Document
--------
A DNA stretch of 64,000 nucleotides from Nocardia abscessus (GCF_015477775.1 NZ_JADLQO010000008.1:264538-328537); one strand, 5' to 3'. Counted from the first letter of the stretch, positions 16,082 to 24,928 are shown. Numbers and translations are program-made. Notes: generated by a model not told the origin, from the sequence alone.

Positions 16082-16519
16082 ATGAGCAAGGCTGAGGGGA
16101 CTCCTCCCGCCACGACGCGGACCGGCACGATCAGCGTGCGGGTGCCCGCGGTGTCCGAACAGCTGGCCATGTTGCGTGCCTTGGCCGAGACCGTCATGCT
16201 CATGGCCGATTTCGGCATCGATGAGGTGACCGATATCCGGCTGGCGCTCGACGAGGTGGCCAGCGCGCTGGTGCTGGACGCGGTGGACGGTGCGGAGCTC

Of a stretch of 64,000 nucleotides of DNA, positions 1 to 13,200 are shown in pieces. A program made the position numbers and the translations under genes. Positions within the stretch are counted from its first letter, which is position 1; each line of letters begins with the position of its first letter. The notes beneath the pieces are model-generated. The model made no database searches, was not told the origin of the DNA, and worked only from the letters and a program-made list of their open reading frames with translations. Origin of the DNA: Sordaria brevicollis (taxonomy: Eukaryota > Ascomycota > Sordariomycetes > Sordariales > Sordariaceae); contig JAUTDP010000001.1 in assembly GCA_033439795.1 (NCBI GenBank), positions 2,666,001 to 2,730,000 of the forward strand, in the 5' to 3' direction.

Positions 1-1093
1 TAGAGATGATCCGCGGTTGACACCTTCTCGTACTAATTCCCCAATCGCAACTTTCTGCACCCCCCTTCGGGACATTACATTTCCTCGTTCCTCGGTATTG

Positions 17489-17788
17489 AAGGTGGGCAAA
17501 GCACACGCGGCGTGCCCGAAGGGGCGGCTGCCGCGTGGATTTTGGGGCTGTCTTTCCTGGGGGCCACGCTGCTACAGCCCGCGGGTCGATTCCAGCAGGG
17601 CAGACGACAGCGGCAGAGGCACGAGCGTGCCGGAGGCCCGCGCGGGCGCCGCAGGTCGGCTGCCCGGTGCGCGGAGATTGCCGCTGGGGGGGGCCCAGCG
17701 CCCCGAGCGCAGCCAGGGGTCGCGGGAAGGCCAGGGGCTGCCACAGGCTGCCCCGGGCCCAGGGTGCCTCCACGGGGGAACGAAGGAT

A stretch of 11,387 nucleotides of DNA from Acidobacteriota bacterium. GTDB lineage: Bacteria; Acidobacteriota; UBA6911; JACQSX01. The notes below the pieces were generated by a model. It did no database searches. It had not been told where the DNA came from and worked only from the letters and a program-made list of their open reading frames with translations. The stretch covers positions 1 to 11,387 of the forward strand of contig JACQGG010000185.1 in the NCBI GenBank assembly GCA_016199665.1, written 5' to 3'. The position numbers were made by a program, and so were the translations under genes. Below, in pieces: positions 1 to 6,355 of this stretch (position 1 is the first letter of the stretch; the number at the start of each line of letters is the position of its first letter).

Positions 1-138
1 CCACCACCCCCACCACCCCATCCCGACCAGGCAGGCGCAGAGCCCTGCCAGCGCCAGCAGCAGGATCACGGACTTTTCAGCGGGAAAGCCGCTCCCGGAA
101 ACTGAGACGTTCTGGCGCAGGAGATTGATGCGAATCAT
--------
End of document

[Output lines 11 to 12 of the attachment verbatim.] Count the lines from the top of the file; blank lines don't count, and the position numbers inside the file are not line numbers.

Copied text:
17501 GCACACGCGGCGTGCCCGAAGGGGCGGCTGCCGCGTGGATTTTGGGGCTGTCTTTCCTGGGGGCCACGCTGCTACAGCCCGCGGGTCGATTCCAGCAGGG
17601 CAGACGACAGCGGCAGAGGCACGAGCGTGCCGGAGGCCCGCGCGGGCGCCGCAGGTCGGCTGCCCGGTGCGCGGAGATTGCCGCTGGGGGGGGCCCAGCG